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12 Little Tips for Living Sustainably at College

Earth to all college students! Check out these 12 simple tips to help save time, money, and—of course—the planet.

As an eco-conscious college student, you’ve probably invested in a reusable water bottle to cut down on wasteful plastic packaging. And maybe you’ve hopped on a shared bike or e-scooter to get to class, doing your part to help cut back on CO2 emissions from fuel-based vehicles.

But, hey, that’s just Ecology 101. In time for Earth Day, we’ve compiled a list of affordable products (and a few zero-cost practices) that you may not know about—but that will help you do your part in making the world a greener place. You’ll also be setting an example for those who haven’t gotten the message that our precious air, water, land, and wildlife need our help. Here’s your a.m.–p.m. guide for becoming a zero-waste warrior.

Study resources for the courses you’re actually taking—whenever you need them.

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Morning

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1. Conventional toothpastes, which consist of 50% water and contain harsh chemical residues, are packaged in difficult-to-recycle tubes. More than 1 billion plastic toothpaste tubes are thrown out each year. Instead, try toothpaste tablets, widely available online. Pop them in your mouth, add a little water, and start scrubbing those pearly whites. You can choose between fluoridated and non-fluoridated varieties. And remember to turn off the faucet to conserve water while you brush.

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Courtesy of Beauty Kubes

2. Shower with zero-waste hair and body-wash cubes that come in an assortment of fragrances. Beauty Kubes shampoo (packaged in biodegradable paper) leave your hair clean and fresh without adding to the plastic pile-up. Just crumble the dry cube in your hand, add water until a paste forms, and enjoy the suds! Conditioner bars are also available to smooth things out.

3. Feel good about looking good. Shop at clothing stores and on websites that have sustainable and fair trade policies in place.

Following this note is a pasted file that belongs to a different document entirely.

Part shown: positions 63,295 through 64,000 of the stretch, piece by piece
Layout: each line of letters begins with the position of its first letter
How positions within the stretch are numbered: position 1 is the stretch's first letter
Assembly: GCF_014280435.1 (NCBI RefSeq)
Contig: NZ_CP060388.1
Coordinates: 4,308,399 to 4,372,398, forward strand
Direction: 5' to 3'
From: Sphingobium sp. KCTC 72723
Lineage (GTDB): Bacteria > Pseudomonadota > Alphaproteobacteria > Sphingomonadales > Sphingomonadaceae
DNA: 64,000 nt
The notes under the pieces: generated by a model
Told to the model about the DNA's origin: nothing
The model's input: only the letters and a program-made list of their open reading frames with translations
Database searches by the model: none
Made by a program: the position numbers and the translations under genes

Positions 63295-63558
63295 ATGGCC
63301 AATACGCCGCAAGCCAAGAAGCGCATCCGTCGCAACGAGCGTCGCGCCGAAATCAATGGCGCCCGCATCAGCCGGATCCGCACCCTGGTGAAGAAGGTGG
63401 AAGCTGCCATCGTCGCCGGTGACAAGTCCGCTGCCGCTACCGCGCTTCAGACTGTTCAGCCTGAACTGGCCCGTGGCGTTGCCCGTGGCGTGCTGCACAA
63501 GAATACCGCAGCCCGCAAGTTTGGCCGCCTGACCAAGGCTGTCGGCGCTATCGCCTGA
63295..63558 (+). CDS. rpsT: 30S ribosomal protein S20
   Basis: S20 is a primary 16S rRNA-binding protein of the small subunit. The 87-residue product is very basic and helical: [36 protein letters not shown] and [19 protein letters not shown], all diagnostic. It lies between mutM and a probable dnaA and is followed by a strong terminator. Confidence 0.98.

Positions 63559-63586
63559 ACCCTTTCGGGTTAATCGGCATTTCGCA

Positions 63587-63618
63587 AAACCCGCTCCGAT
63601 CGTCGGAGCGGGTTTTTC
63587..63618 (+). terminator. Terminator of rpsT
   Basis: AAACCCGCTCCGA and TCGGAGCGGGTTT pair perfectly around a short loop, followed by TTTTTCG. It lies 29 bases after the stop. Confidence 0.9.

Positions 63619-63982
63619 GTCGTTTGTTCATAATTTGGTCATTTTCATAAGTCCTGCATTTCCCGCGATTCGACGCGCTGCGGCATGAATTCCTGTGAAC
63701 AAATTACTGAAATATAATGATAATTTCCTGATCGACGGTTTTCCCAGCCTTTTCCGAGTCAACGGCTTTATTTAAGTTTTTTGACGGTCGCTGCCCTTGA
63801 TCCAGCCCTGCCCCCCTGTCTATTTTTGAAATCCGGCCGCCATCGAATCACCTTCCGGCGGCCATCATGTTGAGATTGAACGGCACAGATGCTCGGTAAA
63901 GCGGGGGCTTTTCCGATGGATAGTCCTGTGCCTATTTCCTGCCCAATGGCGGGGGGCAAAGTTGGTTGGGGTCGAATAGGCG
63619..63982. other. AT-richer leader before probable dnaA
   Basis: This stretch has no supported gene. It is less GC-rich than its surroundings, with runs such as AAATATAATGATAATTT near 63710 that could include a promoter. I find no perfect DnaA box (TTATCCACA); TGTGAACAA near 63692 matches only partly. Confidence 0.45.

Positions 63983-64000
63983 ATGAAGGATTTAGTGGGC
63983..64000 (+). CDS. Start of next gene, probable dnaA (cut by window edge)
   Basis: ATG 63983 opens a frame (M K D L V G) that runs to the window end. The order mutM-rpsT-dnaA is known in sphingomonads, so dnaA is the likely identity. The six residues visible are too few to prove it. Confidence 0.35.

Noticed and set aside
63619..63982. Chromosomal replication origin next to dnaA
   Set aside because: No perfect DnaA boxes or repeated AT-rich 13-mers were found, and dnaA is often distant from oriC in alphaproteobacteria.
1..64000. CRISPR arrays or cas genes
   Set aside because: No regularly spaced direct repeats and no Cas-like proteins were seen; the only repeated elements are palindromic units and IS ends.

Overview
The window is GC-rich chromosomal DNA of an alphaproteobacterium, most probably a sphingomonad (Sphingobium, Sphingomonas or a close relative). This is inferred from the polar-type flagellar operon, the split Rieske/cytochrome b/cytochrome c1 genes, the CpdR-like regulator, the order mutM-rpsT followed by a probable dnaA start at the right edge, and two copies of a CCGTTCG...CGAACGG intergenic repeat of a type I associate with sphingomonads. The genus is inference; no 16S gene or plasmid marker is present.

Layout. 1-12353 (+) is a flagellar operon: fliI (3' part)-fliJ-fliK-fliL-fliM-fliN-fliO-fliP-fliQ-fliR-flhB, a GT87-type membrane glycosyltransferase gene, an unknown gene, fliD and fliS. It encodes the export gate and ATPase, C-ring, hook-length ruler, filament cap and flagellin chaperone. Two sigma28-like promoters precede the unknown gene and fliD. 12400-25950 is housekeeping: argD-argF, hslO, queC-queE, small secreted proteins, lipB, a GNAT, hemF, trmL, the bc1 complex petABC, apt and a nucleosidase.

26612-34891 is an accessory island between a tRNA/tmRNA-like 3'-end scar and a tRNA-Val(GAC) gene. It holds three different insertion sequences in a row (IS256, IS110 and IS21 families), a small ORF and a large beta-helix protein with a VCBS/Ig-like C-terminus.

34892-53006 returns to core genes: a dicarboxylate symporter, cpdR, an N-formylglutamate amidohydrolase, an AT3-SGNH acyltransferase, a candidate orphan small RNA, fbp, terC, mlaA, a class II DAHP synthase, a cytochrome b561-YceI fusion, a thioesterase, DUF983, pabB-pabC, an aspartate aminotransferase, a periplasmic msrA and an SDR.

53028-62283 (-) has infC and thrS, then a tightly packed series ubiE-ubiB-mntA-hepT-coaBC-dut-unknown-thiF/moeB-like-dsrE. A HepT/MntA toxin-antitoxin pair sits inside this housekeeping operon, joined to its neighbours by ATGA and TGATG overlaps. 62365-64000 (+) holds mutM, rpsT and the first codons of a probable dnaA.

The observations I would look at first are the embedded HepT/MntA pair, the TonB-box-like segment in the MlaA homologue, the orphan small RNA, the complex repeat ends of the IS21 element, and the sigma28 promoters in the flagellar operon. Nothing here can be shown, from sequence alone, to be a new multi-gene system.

• Alternative Apparel uses sustainable, eco-friendly materials and nontoxic and low-impact dyes, and it adheres to fair labor practices.
  • Patagonia, as of Fall 2018, used renewable or recycled materials for 51% of their materials by weight; by Fall 2019 they aim to take that figure to 69%.
  • Reformation.com is 100% carbon-, water-, and waste-neutral.
  • Tonlé (“Green looks good on you”) takes otherwise unusable scraps from fabric factory floors and repurposes them into fashion-forward clothing.

If you’re looking to donate clothing, Uniqlo accepts clean, used garments and donates them to refugees, disaster victims, and others in need, or recycles them for other use.

Or stop by a Madewell store with your pre-loved jeans. Their partner the Blue Jeans Go Green program will turn them into housing insulation for Habitat for Humanity. You’ll also get $20 off a new pair!

college sustainability
Courtesy of Stojo

4. You know those days when you need a lot of coffee to keep going? Rather than tossing a bunch of coffee cups throughout the day, carry your own reusable coffee cup. Collapsible ones from Stojo won’t take up much space in your backpack or tote and can handle hot or cold beverages. If you prefer glass, try Bwell’s version. (One would make a great graduation gift for your favorite caffeine fiend.)